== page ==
Succeeding generations will be puzzled to know what all these obstacles are doing in what should have been perfectly straight-forward legislation. Look at this ridiculous two-doctor rule. If I need a tooth pulled, I don’t know two dentists to tell me, do I? What about the qualified person being in full awareness of the decision? For goodness sake, surely if you’ve lost your marbles, you’re more or less dead already, aren’t you? What were these people thinking in 2020?

The Fundamental Irrationality of Life

The current age – which has been the current age since Pierre Beaumarchais staged the Marriage of Figaro at the Comédie-Française in Paris in 1778, for what that’s worth – sees itself as the age of science. There are no ghosts in the machine. There is, and there ain’t. With apologies to Wittgenstein, what is, is, and what ain’t, ain’t. It is unfortunate to take so unsubtle a position with regard to so messy a proposition as life, and society, and humanity. It can lead down strange paths.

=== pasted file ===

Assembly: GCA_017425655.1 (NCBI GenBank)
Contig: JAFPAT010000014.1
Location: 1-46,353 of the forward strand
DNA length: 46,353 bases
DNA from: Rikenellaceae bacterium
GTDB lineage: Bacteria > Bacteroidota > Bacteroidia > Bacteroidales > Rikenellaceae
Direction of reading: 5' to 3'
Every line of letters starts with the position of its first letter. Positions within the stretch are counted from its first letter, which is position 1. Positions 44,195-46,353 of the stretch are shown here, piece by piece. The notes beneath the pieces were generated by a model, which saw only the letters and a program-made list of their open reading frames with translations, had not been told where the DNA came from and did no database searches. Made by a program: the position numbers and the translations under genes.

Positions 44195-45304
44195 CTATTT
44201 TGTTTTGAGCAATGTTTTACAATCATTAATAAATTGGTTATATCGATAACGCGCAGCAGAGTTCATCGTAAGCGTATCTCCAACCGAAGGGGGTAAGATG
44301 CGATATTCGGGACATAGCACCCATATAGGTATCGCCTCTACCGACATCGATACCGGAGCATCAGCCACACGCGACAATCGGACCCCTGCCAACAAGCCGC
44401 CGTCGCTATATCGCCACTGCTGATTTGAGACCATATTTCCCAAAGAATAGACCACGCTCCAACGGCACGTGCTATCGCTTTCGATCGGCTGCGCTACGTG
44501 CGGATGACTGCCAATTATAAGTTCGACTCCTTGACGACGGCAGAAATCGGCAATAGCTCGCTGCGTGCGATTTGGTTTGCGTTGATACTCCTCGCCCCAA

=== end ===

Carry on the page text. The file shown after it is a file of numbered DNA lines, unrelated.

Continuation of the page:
Some of the great scientific minds of the first half of the Twentieth Century were eugenicists. Two of the founding fathers of modern statistics, Sir Francis Galton and Sir Ronald Fisher, were eugenicists. They had read their Darwin (Galton and Darwin were related) and done their sums. What was the point in human progress being held back by, to borrow a phrase from a movie, too many goofy bastards in the herd?

The eugenics movement never recovered from the Allies’ entry into the Ohrdruf concentration camp in April 6th, 1945. It’s one thing to talk about eugenics and tidying up the race while enjoying a glass of port after a five-course dinner. It’s quite another to see that race-tidying process industrialised as the Germans, that nation of engineers, had done.

Science favours controlled breeding. How could it not? There are no rational arguments against it. Only the sentimental. And yet it is sentiment that makes us human in the first place, is it not? Just how rational is the human animal anyway?